A sample of what the new Illinois driver's license will look like.
Illinois Secretary of State Jesse White announced his office is upgrading security features to the driver’s license and ID card design and expanding the central issuance process for driver’s licenses and ID cards to all applicants.
With implementation of these changes, the state has moved closer to achieving full Real ID compliance, a federal mandate of the U.S. Department of Homeland Security.
By the end of July, applicants visiting driver services facilities will no longer be issued a new permanent driver’s license and ID card at the end of the application process. Instead, they will leave the facility with a temporary secure paper driver’s license, which is valid for 45 days and will serve as their driver’s license for driving purposes and proof of identification. The temporary, secure paper driver’s license or ID card will contain a photo and the basic information that appears on the permanent driver’s license or ID card. In addition, the facility employee will return the old DL/ID card back to the applicant after punching a hole in it.
Meanwhile, the applicant’s information will be sent to a centralized, secure facility in Illinois. After fraud checks have been conducted to ensure the applicant’s identity, a higher-quality, more secure DL/ID will be printed and sent via U.S. mail within 15 business days to the applicant’s address.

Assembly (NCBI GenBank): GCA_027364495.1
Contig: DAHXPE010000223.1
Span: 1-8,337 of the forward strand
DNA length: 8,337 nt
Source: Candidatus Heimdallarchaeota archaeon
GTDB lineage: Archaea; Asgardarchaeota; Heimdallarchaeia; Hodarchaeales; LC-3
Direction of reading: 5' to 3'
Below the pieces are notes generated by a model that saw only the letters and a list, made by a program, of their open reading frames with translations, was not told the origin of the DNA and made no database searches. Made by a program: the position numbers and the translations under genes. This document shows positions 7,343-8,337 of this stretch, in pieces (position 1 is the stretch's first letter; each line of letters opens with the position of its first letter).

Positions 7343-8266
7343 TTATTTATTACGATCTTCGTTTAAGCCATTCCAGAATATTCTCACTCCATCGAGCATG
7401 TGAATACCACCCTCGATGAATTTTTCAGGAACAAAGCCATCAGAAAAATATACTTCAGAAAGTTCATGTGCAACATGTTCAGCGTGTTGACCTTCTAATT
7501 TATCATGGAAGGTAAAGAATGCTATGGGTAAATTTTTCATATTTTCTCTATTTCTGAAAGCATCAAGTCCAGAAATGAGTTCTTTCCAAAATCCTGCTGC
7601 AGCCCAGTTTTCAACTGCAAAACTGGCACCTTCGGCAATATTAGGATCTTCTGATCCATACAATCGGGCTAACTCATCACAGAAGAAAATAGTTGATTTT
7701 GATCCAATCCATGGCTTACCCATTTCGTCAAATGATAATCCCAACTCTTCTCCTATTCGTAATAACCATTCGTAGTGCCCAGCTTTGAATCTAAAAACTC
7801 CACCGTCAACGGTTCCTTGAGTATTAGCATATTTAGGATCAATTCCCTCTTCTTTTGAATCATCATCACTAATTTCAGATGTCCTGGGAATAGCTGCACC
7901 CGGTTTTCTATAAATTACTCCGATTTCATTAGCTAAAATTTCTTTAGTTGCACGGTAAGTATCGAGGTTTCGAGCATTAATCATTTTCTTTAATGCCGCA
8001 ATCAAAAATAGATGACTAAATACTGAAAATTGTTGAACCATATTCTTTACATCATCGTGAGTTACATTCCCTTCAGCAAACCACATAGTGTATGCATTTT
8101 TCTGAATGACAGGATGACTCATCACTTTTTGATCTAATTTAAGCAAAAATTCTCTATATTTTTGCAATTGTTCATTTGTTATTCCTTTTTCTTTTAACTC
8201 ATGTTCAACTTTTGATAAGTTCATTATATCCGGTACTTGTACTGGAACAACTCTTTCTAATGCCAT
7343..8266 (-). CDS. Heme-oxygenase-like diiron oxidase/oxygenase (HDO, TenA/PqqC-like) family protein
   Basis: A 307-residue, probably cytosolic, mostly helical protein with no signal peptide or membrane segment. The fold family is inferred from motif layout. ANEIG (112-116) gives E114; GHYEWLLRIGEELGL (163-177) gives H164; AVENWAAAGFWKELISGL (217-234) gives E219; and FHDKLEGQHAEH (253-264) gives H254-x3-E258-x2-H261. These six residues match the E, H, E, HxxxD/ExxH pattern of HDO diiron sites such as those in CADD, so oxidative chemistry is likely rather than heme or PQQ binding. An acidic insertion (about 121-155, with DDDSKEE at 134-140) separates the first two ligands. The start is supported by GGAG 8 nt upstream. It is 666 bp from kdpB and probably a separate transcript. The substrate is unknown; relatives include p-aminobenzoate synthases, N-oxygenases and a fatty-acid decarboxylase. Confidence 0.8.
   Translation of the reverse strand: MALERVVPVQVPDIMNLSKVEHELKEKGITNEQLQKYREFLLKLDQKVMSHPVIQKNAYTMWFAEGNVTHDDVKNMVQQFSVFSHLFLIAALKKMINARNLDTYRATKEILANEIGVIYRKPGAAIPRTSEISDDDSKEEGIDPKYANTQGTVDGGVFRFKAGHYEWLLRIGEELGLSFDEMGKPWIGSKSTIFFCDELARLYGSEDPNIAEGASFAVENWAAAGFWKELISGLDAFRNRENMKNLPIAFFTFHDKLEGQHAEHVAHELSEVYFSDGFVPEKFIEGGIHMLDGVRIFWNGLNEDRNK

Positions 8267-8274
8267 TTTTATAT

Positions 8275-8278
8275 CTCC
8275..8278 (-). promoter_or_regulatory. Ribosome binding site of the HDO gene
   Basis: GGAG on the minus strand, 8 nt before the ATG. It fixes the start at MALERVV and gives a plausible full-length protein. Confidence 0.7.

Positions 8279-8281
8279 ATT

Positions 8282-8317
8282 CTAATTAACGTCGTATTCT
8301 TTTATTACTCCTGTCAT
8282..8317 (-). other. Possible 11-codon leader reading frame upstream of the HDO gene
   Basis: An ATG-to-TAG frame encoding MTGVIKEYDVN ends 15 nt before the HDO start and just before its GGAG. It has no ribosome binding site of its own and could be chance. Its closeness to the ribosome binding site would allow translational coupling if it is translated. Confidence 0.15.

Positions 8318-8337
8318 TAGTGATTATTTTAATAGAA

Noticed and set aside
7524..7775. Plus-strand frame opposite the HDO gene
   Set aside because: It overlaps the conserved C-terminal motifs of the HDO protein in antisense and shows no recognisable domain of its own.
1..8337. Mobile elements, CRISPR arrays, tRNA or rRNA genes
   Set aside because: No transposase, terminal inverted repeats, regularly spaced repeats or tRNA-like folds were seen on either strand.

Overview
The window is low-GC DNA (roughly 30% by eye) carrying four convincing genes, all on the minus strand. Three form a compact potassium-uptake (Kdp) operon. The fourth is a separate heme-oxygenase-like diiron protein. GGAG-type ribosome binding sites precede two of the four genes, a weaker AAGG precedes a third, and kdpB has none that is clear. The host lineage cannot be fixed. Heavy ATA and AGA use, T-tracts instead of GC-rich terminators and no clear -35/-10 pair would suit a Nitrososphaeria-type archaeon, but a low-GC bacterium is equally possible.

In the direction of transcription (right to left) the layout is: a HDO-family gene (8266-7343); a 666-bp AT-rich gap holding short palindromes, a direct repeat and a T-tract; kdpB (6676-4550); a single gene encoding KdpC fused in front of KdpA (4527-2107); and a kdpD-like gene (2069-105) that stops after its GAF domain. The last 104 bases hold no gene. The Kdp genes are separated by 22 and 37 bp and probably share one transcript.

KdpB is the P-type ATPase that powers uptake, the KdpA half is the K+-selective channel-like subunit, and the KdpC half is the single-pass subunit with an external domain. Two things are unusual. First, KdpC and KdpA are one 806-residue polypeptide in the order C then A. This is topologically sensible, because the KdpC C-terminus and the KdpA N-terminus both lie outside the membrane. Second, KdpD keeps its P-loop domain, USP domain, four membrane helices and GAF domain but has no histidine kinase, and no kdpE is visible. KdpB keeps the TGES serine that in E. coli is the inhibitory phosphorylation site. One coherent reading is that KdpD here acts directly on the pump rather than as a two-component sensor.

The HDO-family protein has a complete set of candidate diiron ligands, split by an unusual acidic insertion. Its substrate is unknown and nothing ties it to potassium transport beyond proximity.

“These changes are necessary for Illinois to be Real ID-compliant,” White said. “In addition, the changes further enhance our efforts to protect Illinoisans from fraud and identity theft. The upgraded driver’s license and ID card contain a variety of enhanced security features that take advantage of new developments in technology.”
For purposes of air travel, DHS states it will accept the temporary document in conjunction with the old DL/ID to board an aircraft until the permanent card arrives in the mail. Illinois joins 39 other states that have moved to centralized production of DL/ID cards. This includes populous states like California, Texas and New York, as well as Illinois’ neighboring states.
DHS announced in January that Illinois DL/IDs will continue to be accepted as primary forms of identification to board commercial airplanes for domestic travel until Jan. 22, 2018. The Illinois Secretary of State’s office continues to work with DHS and the Illinois General Assembly on the Real ID Act.